"There are over 190,000 different devices on the U.S. market. We approve or clear about a dozen new or modified devices every single business day," Dr. Jeffrey Shuren, the FDA's medical device director said at an industry conference in May. "The few devices that get attention at any time in the press is fewer than the devices we may put on the market in a single business day. That to me doesn't say that the system is failing. It's remarkable that the system is working as it does." In response to reporters' questions, the FDA said last week that it was taking new action to create "a more robust medical device safety net for patients through better data." ''Unfortunately, the FDA cannot always know the full extent of the benefits and risks of a device before it reaches the market," the agency said. In the last 50 years, the medical device industry has revolutionized treatment for some of the deadliest scourges of modern medicine, introducing devices to treat or diagnose heart disease, cancer and diabetes.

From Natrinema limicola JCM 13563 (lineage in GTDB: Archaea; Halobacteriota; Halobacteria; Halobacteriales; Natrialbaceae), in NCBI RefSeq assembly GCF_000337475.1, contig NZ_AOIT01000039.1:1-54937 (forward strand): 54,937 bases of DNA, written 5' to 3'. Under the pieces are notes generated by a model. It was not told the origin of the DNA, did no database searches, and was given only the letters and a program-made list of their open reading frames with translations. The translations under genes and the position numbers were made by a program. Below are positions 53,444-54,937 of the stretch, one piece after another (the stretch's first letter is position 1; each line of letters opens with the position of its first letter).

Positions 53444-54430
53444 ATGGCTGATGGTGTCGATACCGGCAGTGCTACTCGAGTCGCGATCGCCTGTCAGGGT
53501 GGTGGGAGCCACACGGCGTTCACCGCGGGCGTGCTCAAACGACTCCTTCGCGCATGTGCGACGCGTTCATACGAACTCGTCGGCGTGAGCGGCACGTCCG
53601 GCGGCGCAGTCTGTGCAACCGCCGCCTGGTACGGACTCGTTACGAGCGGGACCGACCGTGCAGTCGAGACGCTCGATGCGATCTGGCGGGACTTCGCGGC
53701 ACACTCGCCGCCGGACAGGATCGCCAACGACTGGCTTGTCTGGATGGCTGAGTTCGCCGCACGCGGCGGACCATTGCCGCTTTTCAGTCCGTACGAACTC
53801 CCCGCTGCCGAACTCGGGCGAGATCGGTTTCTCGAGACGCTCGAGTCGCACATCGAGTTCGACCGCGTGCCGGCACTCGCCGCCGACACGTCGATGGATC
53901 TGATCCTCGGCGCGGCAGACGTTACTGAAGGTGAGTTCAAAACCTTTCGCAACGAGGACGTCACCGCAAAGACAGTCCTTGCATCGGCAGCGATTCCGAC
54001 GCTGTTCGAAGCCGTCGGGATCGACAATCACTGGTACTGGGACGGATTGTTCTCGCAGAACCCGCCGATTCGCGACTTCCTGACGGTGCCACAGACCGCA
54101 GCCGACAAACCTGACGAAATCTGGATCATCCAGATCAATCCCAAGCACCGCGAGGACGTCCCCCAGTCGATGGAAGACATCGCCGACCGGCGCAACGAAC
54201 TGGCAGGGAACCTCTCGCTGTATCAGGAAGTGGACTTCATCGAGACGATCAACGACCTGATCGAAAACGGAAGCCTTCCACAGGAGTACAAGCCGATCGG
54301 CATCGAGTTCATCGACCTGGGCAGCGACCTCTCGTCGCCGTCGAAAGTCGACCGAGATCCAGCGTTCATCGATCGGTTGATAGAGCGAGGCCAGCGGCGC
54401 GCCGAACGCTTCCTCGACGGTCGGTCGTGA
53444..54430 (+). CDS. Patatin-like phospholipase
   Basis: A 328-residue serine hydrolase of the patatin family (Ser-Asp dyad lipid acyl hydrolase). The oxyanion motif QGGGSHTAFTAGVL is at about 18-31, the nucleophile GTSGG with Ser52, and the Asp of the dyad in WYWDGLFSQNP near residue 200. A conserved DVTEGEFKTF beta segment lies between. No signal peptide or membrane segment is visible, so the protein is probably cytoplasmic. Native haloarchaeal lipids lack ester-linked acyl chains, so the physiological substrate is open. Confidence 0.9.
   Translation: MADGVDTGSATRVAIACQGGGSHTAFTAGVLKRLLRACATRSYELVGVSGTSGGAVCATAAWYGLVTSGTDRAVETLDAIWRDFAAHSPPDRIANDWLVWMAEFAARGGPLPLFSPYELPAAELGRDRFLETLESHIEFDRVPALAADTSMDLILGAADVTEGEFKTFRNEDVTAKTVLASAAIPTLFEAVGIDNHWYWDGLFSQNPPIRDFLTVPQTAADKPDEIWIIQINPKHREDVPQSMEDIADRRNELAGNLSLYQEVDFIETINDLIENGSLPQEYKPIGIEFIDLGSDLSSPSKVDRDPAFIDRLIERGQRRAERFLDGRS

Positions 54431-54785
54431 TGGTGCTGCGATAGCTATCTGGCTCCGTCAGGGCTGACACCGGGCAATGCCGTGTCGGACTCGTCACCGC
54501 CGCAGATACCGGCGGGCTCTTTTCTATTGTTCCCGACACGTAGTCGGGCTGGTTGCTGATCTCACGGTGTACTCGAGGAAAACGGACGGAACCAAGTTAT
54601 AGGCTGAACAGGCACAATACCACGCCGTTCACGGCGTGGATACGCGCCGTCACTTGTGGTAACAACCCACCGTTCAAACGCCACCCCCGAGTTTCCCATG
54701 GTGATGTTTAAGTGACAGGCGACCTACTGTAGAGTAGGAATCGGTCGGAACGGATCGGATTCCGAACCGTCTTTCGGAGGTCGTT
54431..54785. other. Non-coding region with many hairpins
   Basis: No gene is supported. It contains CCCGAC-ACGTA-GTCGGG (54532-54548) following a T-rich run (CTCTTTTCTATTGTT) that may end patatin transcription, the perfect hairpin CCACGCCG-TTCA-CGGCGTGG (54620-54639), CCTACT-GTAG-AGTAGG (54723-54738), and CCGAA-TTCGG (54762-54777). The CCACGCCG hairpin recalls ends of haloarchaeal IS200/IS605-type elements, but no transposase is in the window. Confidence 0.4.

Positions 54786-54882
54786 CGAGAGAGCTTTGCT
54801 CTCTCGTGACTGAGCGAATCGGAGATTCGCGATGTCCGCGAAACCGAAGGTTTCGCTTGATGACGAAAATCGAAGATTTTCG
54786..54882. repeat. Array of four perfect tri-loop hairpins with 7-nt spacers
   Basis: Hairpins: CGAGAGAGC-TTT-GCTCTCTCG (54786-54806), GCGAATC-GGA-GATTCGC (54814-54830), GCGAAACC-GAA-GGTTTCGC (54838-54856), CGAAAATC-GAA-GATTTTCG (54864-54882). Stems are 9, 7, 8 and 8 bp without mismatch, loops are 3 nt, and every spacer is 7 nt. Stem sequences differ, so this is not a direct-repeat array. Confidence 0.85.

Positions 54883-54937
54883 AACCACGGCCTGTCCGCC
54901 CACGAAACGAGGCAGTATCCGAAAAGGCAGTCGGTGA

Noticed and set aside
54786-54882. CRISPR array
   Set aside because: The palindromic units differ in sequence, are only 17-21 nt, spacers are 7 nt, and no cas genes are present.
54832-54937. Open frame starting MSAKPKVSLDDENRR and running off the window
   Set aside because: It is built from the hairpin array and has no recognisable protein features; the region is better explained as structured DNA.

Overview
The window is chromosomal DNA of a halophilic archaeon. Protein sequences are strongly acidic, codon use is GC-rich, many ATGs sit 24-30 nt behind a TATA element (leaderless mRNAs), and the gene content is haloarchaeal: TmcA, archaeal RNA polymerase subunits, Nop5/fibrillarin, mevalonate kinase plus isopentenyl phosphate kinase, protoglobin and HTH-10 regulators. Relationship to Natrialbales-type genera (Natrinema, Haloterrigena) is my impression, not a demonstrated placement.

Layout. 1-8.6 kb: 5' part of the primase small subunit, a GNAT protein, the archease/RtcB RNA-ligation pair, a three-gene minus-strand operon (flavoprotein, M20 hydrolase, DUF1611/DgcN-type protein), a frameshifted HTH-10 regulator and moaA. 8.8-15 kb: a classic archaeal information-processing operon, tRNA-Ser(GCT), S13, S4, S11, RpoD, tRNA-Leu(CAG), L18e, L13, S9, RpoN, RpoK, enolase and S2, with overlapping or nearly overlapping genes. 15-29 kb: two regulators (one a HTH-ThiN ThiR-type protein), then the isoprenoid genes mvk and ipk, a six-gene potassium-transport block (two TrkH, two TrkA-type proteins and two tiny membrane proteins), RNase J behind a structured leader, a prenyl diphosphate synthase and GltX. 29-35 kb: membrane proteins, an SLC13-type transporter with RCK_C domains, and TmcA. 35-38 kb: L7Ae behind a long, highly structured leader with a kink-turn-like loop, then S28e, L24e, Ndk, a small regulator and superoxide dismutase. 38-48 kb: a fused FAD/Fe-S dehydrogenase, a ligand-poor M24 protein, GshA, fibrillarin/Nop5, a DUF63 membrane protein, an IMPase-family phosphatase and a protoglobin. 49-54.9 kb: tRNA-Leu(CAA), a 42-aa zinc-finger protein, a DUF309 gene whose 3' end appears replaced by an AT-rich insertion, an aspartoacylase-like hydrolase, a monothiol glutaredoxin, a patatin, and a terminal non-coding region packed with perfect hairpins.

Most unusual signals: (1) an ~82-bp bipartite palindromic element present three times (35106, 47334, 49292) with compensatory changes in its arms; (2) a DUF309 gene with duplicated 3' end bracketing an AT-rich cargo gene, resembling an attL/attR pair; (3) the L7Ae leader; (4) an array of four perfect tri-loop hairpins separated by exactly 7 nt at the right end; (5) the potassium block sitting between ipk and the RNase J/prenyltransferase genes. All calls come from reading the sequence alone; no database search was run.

Pete Corby, who injured his back working as a movie stuntman, said a spinal-cord stimulator helped him deal with his constant pain and stop using the opioids he'd become dependent on.

"This is the greatest thing that saved my life, literally saved my life," said Corby, estimating that up to three-quarters of his original pain was alleviated by the stimulator.

Medical device companies have "invested countless resources - both capital and human - in developing leading-edge compliance programs," said Janet Trunzo, head of technology and regulatory affairs for AdvaMed, the industry's main trade association.

At the same time, medical device makers also have spent billions to try to influence regulators, hospitals and doctors.

In the U.S., where drug and device manufacturers are required to disclose payments to physicians, the 10 largest medical device companies paid nearly $600 million to doctors or their hospitals last year to cover consulting fees, research and travel and entertainment expenses, according to an AP and ICIJ analysis of data from the Centers for Medicare & Medicaid Services. This figure doesn't include payments from device manufacturers like Johnson & Johnson and Allergan, which also sell other products.